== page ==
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Polar BVP in Sturm-Liouville

  1. Apr 13, 2009 #1
    I want to solve the boundary value problem:



    Laplace's equation for u(r, theta) = 0, 1 < r < 2, 0 < theta < a

    (i) ur(1,theta) = 0

    (ii) ur(2,theta) = 0

    (iii) u(r,0) = 0

    (iv) u(r,a) = f(r)



    I let u(r,theta) = R(r)M(theta) and plug this into the DE.



    It's too tough to type out, but I get (r/R)d/dr(r*dR/dr) = lambda which implies that d/dr(r*dR/dr) = lambda*R/r, 1 < r < 2



    This is in Sturm-Liouville form with p(r) = r, q(r) = 0, and w(r) = 1/r. I have homogeneous S-L conditions making the operator Hermitian. I solve the Euler-Cauchy equation and find that R(r) = Ar^sqrt(lambda) + Br^(-sqrt(lambda)) and with R'(1) = 0, B = -A.



    I'm having trouble with R'(2) since this implies 2^sqrt(lambda) = 2^-sqrt(lambda) Can someone help me find the form for R(r) and what this implies about M(theta). I know how to use the S-L series at the end, but I'm having trouble getting there.
     
  2. jcsd
  3. Apr 14, 2009 #2
    Hi PvtBillPilgri. Welcome to PF.


    Not sure whether I can help here.
    It look like you are using the method of separation of variables. Probably if you can show how you separate the variables then the problem will be much clearer.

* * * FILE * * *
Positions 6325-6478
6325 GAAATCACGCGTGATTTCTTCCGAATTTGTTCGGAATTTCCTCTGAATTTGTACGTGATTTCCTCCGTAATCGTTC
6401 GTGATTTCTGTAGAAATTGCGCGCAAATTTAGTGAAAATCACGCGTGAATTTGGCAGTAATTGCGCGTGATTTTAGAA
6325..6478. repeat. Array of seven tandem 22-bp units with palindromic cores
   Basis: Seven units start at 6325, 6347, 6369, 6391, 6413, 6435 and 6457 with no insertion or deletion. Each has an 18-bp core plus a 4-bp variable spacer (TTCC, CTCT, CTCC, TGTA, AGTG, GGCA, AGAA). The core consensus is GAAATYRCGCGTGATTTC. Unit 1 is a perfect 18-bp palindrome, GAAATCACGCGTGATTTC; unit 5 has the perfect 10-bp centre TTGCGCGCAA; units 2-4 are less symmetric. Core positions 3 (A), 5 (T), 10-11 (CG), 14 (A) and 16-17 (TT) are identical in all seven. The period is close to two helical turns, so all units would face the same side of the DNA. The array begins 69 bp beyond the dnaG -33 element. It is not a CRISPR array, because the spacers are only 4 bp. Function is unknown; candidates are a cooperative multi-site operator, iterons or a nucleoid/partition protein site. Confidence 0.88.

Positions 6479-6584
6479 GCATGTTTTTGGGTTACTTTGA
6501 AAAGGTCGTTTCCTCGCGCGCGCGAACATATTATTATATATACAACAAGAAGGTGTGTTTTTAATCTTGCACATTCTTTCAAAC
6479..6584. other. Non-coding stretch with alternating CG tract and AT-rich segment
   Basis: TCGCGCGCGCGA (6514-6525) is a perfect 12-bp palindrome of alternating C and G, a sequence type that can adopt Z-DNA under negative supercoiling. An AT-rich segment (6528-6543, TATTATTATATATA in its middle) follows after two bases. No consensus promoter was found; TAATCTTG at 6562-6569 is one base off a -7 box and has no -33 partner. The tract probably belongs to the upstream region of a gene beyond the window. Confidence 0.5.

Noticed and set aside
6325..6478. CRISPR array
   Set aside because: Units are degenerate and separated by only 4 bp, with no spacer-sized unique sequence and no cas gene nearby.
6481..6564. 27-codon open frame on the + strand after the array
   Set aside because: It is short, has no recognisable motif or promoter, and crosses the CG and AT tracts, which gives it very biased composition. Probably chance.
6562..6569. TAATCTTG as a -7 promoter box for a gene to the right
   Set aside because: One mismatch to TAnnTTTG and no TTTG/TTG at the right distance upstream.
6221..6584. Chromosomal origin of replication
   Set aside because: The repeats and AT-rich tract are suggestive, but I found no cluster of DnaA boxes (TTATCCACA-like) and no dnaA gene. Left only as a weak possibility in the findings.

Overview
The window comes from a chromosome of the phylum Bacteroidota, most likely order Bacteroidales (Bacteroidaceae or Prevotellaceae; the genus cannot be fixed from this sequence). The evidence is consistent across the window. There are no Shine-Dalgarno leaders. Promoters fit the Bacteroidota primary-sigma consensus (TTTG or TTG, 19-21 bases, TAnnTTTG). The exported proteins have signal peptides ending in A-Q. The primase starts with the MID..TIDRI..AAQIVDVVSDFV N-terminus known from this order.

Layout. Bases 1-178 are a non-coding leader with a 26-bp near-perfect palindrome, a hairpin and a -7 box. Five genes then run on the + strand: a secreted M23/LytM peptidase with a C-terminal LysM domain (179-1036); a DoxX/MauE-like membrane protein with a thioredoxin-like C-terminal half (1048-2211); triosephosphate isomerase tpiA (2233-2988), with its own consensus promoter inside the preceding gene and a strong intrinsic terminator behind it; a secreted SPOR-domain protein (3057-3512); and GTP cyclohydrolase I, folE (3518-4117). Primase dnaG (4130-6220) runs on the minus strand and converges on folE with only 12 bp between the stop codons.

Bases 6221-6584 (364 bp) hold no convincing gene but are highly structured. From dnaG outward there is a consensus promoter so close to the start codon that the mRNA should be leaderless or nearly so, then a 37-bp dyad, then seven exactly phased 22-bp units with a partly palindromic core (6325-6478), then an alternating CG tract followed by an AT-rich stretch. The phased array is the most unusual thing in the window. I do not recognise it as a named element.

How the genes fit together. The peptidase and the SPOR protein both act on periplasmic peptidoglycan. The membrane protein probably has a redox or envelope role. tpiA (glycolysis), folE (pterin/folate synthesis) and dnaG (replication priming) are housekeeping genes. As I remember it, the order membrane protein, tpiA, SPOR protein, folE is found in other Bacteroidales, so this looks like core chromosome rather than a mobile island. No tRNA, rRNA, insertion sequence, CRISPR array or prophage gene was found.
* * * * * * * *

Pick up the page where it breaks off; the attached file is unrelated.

4. Apr 22, 2011 #3
    Using seperation of variables, One gets A=b (because the -in the swqrt(lambda) cancels and such) Using the second boundary condition as you said one ends up with 2^sqrt(lambda) = 2^-sqrt(lambda).

    This lets you solve for lambda but you have to know the identity e^i(pi)+1=0 (complex number i) Also using some identities for complex numbers and the cyclic nature of sines and cosines, u can come up with the identity e^(2ni(pi)) =1, where n is an integer.
    Now all you have to do is make your equation look like that.
    Take the natural log of both sides and raise it to the power e:
    e^(sqrt(lambda)ln(2))=e^-(sqrt(lambda)ln(2))
    e^2(sqrt(lambda)ln2)=1.......= e^(2ni(pi)) from before
    The exponents must equal
    2sqrt(lambda)ln2=2niPi cancel the 2 divide by ln2 and square it
    lambda = -n^2Pi^2/ln2^2 remember that i^2= -1
    Once you have the eigenvalues you can solve ending up having to use the S-L coeficients...I think havnt gone that far.

    Its my first time posting here but I sort of remember this stuff.
     
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